For the second time in just the last two years, Dori Freeman has released a delightful vocal showcase in sophomore album Letters Never Read.
Freeman’s primary asset is her sweet, powerful voice. It’s one that cracks under perfect control in a way that’s reminiscent of a soft yodel. On Letters Never Read, Freeman’s vocals are timeless, a precious resource she wisely bolsters with a songwriting style woven deeply enough into the history of Appalachian music to be worthy of her efforts.
Letters Never Read sounds quite a bit different than Freeman’s debut. Whereas Freeman previously kept to simpler arrangements, lead track “Make You My Own” is an explosion of classic country warmth. By contrast, “Cold Waves” sounds almost crystalline in its use of a piano and backing vocals. Freeman still leans into minimal arrangements at other times; “Over There” uses only a banjo as backing, “Yonder Comes a Sucker” features just the drum, and “Ern and Zorry’s Sneakin’ Bitin’ Dog is completely a cappella.
The ideas here have evolved too. Instead of dwelling on her pain, Freeman focuses here on feeling above the ridiculousness of the dating game. “Lovers On The Run” suggests that the chronically unsatisfied will end up alone while “That’s All Right” finds Freeman confident she’ll be better off without a former flame. “Just Say It Now” captures Freeman’s struggles with meaningless dates with men who don’t know what they want. These are all positions that are relatively easy for Freeman to take now that she’s married, but they’re empowering nonetheless.
At Rockwood Music Hall, Freeman had the crowd unusually attentive during her album release show Thursday night in New York. The audience, which featured an impressive number of local artists, producers, and promoters, was quiet enough during Freeman’s a cappella number that I could hear a text alert from a cell phone across the room. Two of the most successful performances were comprised of Freeman’s vocals, husband Nicholas Falk’s drumming, and absolutely nothing else.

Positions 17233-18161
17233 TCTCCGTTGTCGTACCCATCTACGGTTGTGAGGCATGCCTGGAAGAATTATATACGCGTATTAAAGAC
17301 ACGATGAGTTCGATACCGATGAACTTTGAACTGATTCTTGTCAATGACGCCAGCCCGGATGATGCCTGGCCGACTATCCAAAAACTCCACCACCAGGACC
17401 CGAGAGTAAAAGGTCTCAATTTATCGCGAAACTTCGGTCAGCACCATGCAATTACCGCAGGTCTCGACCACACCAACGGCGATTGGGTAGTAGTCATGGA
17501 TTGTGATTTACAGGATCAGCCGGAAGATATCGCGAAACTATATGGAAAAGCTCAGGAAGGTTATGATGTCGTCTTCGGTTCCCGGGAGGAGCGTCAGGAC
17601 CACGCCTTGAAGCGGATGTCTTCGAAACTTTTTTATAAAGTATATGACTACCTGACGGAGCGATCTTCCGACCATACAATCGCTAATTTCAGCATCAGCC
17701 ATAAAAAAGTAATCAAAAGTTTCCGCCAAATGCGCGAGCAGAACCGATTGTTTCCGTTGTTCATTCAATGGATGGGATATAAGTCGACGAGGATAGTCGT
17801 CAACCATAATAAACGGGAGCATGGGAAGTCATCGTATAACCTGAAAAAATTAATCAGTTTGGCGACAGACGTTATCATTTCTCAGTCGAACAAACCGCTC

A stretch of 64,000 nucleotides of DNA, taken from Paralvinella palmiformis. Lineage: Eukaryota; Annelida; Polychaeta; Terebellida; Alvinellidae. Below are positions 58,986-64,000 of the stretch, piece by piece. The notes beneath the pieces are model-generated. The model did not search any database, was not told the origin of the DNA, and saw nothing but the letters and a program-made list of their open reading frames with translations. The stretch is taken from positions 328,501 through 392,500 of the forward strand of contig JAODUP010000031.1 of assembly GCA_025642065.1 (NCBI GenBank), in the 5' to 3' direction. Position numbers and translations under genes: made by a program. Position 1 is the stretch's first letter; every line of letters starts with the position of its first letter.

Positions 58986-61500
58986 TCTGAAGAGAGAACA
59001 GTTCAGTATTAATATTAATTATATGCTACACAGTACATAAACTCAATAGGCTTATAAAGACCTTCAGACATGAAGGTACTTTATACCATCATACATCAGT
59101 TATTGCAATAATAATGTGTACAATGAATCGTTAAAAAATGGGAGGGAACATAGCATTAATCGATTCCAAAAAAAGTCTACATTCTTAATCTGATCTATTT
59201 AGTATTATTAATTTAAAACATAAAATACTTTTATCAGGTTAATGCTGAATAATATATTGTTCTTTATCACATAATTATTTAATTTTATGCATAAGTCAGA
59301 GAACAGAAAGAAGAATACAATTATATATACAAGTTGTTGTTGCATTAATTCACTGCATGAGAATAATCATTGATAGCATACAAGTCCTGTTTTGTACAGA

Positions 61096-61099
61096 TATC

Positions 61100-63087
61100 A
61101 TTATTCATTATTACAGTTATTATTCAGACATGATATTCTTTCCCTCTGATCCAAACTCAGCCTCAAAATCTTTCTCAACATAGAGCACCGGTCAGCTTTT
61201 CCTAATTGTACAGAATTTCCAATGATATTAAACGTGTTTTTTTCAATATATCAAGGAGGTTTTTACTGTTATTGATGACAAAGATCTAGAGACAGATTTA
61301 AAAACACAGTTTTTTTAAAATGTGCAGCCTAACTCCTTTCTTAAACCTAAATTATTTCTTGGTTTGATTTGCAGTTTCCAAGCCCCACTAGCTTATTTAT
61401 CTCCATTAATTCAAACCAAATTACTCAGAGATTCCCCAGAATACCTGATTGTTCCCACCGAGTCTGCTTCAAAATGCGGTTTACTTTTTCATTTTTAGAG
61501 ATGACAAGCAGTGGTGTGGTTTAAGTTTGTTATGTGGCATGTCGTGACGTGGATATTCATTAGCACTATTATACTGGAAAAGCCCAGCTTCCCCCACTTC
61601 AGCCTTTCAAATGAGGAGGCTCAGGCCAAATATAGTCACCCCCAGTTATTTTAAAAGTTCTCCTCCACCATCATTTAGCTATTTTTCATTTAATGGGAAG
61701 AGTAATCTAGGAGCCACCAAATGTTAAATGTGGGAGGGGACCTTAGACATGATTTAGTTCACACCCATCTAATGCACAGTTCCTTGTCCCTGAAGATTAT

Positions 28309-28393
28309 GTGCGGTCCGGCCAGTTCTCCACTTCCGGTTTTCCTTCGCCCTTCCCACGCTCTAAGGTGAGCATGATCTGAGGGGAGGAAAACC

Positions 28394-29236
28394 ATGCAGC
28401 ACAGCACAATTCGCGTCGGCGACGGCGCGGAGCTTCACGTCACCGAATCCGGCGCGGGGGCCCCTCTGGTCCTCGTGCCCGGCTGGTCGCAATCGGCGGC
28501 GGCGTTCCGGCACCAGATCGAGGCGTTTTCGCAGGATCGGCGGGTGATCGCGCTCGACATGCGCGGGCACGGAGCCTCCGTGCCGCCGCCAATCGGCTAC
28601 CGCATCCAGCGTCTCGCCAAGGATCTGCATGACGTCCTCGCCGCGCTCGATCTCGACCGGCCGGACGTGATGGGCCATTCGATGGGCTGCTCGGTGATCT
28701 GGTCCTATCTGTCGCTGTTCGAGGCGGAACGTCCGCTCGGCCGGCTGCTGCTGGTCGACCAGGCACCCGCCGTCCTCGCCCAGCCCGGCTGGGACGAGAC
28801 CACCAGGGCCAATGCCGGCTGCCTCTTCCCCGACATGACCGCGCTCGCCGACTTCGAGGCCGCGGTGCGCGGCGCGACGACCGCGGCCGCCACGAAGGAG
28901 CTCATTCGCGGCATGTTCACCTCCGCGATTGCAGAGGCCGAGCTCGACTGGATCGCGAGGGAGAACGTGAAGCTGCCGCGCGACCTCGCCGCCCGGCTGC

Album producer Teddy Thompson later joined the pair on guitar. During the song “Turtle Dove,” Thompson somehow sang backup vocals while playing a toy xylophone with one hand and resonating notes on his guitar with the other. It was pretty fun to watch. The only blips came courtesy of poor sound mixing: the first couple of tracks featuring Thompson and a bass player held Freeman’s vocals at too low a level to compete with the new instruments. Fortunately, things were in perfect balance by the time Freeman debuted the searing new “That’s All Right” and delighted fans with first album favorite “You Say.”
On this new album you work with the same producer as on the last one, but you came out with something sounding a lot less minimalist and a lot more varied.
Thanks. Yeah, I think that naturally happens when you’ve worked with someone before. You can build on it. I think working with Teddy again was a great way to evolve the music as much as we could.
When you say Teddy, you’re referring to Teddy Thompson and you’ve got a Richard Thompson song on the CD.
I just thought it was cool to have a song written by Teddy’s family on the CD because we both grew up in musical families. It’s one of the things that we bonded over and have in common, so I thought it would be a nice, full circle thing to do. I also have a song that my grandfather wrote, so we have something from both of our families.
Which one is from your grandfather?
He wrote one called Ern and Zorry’s Sneakin’ Bitin’ Dog.
That sounds like a song out of another era.
It’s totally true story he wrote about growing up in Kentucky. So it sounds like it’s from another era because it is.
And you took that one on a cappella and you almost did the same with “Yonder Comes A Sucker” with just a drum line going.
Yeah, well I don’t really consider myself much of a guitar player. I mean I do play guitar live and I played some on the record a bit, but my main instrument is my voice. So, I like to do a couple songs that really feature the voice.
Your track “Cold Wave” is a pretty brave song about a pretty tough topic.
I struggled with anxiety and depression all my life off and on. So I think it’s important to talk about it and try to sing about it so other people can relate to it. I like when I hear songs that are about that, it helps me through. I think it was important for me to write a song about what it feels like personally
Just in terms of helping people to understand the problem, because it certainly has affected me throughout my life, you put out two things that sort of resonated with me as something most people don’t understand. First off, you mentioned having someone who loves you and knows how to take care of you and that still not necessarily fixing the problem.